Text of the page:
When a U.S. physician sees a patient – either for a routine visit or to administer some sort of treatment – there’s a good chance she’ll be paid a different amount for her work than another doctor doing the same thing one state, or perhaps even one county, away. Variation in the amounts that private insurers pay physicians is a known phenomenon, but extensive research on the practice – and the factors that account for such variation – has been lacking.
To better understand these differences in payments, Stanford health-policy experts Laurence Baker, PhD, and M. Kate Bundorf, MBA, MPH, PhD, teamed up with an Indiana University–Purdue University researcher to comb through more than 41 million insurance claims for four kinds of services: office visits with established patients, office visits with new patients, office consultations, and preventive visits with established patients. What they found was that physicians at the high-end of payments received were generally paid more than twice than what physicians at the low end were paid for the same service. They also found that the variation couldn’t be explained by patients’ and physicians’ characteristics – things like the age and sex of the patient, the physician’s specialty, and whether the doctor was a “network provider” – but that about one third of the variation was associated with the geographic area of the practice.
To find out more about the study, which was published online yesterday in Health Affairs, I contacted Baker. He answers my questions below.
Were you surprised by what you found?
Sort of. Some news reports have highlighted variations in health-care bills, so we were ready for some variations. But since we were looking at services that are quite common and pretty consistent from place to place, we weren’t expecting to find very big variations, which is what we got.
The other thing that’s interesting is the amount of variation that isn’t explainable by the things we looked at. I had expected a lot of it would be explainable, but most of it isn’t. This is another indication of the complexity of the health care system and the lack of understanding we have of the factors that determine prices.
Did you expect geography to be more of or less of a factor?
I had expected more. Geography is a proxy for many things – such as the costs in different areas, the competitiveness of areas, the preferences of the population and doctors. These could all influence prices. I had thought these would play a bigger role than what we found. But there’s a chance that these things still do, but in ways that are specific to individual doctors or groups, so that we need to do more work to fully measure them.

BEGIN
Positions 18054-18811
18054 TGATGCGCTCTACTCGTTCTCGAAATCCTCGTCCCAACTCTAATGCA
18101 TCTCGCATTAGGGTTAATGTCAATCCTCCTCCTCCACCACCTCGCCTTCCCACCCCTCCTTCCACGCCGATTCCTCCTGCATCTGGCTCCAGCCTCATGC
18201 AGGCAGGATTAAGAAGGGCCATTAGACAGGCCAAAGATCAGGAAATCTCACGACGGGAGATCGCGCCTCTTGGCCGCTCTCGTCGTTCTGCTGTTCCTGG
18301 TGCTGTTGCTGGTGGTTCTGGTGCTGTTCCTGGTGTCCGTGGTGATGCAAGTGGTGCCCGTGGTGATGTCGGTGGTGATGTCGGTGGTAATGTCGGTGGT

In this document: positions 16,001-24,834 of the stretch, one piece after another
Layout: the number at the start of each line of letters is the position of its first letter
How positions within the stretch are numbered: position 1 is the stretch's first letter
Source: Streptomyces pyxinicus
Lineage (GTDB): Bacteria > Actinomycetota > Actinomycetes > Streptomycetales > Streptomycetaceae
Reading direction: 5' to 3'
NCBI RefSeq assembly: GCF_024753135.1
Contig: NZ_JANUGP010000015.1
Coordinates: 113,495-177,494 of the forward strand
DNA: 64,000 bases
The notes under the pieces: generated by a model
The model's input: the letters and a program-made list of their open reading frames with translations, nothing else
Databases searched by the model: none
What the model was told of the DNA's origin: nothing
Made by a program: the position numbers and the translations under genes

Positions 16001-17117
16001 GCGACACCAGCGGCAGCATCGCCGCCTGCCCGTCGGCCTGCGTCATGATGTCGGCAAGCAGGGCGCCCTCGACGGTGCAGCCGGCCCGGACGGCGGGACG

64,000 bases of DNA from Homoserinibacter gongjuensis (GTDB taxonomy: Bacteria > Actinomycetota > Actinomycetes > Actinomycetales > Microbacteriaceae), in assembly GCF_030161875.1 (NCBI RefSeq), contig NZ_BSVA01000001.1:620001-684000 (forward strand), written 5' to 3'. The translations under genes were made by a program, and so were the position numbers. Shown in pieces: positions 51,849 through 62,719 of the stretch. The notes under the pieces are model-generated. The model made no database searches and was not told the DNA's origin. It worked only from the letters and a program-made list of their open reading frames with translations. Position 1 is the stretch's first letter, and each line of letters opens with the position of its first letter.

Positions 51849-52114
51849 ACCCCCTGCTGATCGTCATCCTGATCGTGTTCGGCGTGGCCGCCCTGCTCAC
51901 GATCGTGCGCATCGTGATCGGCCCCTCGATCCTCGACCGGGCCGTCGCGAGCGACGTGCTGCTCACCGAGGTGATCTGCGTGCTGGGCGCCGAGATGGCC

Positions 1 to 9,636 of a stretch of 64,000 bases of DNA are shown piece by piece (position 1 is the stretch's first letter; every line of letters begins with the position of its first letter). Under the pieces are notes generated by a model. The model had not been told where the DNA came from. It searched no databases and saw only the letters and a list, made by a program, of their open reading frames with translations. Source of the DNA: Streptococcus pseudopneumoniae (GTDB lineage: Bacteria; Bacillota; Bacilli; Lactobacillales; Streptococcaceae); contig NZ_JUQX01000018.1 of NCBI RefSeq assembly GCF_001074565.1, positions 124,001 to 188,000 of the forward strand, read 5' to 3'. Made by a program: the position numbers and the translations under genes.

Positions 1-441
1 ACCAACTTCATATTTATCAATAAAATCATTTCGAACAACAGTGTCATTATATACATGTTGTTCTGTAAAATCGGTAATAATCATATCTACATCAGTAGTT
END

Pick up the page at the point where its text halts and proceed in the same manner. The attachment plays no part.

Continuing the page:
Why is a better understanding of price variation important?
Price variations could signal important problems with the functioning of health-care markets. Large price variations for similar services normally only exist where someone in a market has a lot of power to dictate prices, which is often a problem for consumers. Price variations can also exist for reasons we’d be less concerned about – for example, if some providers are much higher in quality than others. But knowing about the existence and patterns of price variations can guide us to examine areas that we may need to work on to improve the system.
Informing patients about price variations can also be important. Some patients – for example, the uninsured – can end up paying widely different prices for the same services. If they have more information, they’ll perhaps be better able to manage their health-care experiences and bills.
Your analysis was done on claims from 2007, well before health reforms took effect. Do you think your findings would be different if you examined claims from this (or next) calendar year?
I’m not sure health reform is likely to change price patterns quickly. There are some aspects of health reform that might encourage more transparent pricing, which would probably make prices less variable. But the main thrust of health reform is to get more people insured. That might influence pricing in the longer run, but probably not a lot.
What are your next steps in regards to this line of work?
We’re continuing to study prices and the causes of variations. One of our current projects focuses on measuring the effects of large physician practices on prices, and another is looking at what happens when hospitals acquire physician practices. We hope to have more to say about these things in coming months.
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